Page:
Top Questions About Prickly Pear Cactus

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Questions About Prickly Pear Cactus

Asked by
mia on
June 27, 2011

Q. Prickly Pear Cactus

I have a prickly pear that is about 15 years old. In all the time I have had it, it has only bloomed once. It was covered with hundreds of yellow flowers. What am I doing wrong? I have taken a piece of it and started a new one a few years ago. I keep that outside year round, I live in Zone 6. The original I bring in every fall along with my night blooming cactus.

Please help and thank you

Answered by
Heather on
July 4, 2011
Certified Expert
A.

It may not be getting enough cold in the winter. They need cold, dry winters to bloom and in the house, it may not be cool enough or kept dry enough.

I would check to see what the exact zones are for your variety of prickly pear cactus. It may be able to survive outside year round where you live. If this is the case, in the fall, move it to a sheltered location, like under an eve, where it will not get too much water from rain or snow.

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Asked by
Anonymous on
March 18, 2014

Q. Prickly Pear Cactus

How does one treat a diseased prickly pear cactus in Albuquerque (westside) New Mexico? Half the tunas have rotted/deteriorated over the winter.

Answered by
Nikki on
March 18, 2014
Certified Expert
A.

It sounds like your cactus has rot. It is typically causes by too much water during dormant seasons but that normally causes rot at the base, so I think yours is caused by a fungus as the rot is higher. Treat the plant with a fungicide, and if possible, remove any rotted areas.

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Asked by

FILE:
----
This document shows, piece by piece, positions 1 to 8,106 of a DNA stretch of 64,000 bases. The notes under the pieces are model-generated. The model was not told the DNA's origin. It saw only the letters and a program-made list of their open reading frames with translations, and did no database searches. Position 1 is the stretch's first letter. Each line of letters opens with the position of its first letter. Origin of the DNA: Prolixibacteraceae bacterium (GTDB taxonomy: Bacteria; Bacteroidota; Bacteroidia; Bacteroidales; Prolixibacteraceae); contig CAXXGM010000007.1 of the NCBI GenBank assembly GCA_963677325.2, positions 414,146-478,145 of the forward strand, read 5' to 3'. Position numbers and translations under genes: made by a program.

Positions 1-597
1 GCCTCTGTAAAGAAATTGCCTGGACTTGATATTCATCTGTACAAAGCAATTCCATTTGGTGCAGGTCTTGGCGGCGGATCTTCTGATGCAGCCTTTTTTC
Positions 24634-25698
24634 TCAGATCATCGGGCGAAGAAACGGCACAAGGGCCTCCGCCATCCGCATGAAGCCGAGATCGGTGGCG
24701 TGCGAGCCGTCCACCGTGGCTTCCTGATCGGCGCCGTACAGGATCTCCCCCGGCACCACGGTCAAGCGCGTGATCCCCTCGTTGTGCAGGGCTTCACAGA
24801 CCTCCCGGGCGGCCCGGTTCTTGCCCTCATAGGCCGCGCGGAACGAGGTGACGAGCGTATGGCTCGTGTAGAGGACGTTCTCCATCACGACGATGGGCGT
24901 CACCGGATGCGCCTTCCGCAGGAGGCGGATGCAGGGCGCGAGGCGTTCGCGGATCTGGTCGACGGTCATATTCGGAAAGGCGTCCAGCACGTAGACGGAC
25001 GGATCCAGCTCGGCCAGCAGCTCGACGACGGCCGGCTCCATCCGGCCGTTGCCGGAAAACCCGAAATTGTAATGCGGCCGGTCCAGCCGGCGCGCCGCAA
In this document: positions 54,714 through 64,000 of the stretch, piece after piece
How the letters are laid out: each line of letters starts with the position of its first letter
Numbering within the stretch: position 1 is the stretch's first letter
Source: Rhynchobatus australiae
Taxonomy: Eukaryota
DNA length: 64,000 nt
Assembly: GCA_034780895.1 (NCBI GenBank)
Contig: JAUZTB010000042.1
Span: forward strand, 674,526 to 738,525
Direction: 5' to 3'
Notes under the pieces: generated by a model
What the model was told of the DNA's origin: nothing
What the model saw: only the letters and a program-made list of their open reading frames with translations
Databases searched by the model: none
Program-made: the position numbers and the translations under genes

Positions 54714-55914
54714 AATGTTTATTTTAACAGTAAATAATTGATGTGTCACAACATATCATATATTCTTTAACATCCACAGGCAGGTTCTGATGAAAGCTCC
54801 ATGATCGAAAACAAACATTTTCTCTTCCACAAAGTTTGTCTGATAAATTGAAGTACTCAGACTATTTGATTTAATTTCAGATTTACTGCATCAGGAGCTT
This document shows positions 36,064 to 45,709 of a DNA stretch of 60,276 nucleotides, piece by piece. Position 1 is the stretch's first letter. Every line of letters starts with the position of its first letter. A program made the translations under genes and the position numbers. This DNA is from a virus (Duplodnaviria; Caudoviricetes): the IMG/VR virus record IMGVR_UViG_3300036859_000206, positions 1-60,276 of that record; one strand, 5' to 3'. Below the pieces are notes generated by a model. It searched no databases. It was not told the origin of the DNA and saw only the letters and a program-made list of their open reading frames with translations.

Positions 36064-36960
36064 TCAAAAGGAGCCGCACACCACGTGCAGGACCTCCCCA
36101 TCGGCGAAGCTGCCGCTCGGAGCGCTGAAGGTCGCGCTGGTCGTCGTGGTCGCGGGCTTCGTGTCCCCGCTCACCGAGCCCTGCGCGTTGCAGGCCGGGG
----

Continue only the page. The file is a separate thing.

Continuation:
ppear on
November 19, 2015
89145

Q. Propagating prickly pear cactus

Should the pads be placed in soil or set out to dry without soil? Any more information would be appreciated.

Answered by
shelley on
November 21, 2015
Certified Expert
A.

After the initial cut it is recommended to let the cut section dry for a day or so, then place it cut side down in sandy potting soil.

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Asked by
Billdehn on
January 5, 2016
Scottsdale

Q. Prickly pear in shade

We have a garden area in a courtyard in Arizona that never gets direct sun. I’d like to plant an opuntia because of shape and texture. Can it survive, even if it doesn’t grow much there?

Answered by
Downtoearthdigs on
January 6, 2016
Certified Expert
A.

Prickly Pear Cactus does need a dry, full sun location.

Will it survive? It likely would survive but not thrive.

I might suggest Agave victoria, Agave porryi or a Euphorbia.
These would be nice specimen plants that would thrive in a shade location.

https://www.gardeningknowhow.com/ornamental/cacti-succulents/prickly-pear/growing-prickly-pear.htm

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Asked by
Nancy Higdon on
May 27, 2016
40076

Q. grass invading prickly pear cactus

I have a patch of prickly pear cactus which I really like. The problem is the grass grows up with it and you can’t see thy cactus. Is there something that would kill the grass, but not harm the cactus or could I gently sprinkle rocks in until the rocks kill out the grass? Perhaps you know another solution.
Nancy Higdon [email protected]

Answered by
kh0001 on
May 29, 2016
A.

The "best" way to get rid of your unwanted grass largely depends on what type of grass it is. If you're not sure, try vinegar. This article will explain how: https://www.gardeningknowhow.com/plant-problems/weeds/how-to-kill-grass-naturally-kill-unwanted-grass-in-your-yard.htm

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Asked by
Anonymous on
March 27, 2017

Q. Prickly cactus

Can a pad that fell off plant during winter root again?

Answered by
Downtoearthdigs on
March 28, 2017
Certified Expert
A.

Yes, you can propagate a Cactus.

Here is a link with more information.

https://www.gardeningknowhow.com/ornamental/cacti-succulents/scgen/propagating-cacti-and-succulents.htm

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Asked by
gldysmln on
April 21, 2017
00692

Q. Prickly pear cactus rots from excess water

Pad of prickly pear cactus rots from excess water, I can sow the part that is not damaged I put it in sand in a sunny spot in the garden

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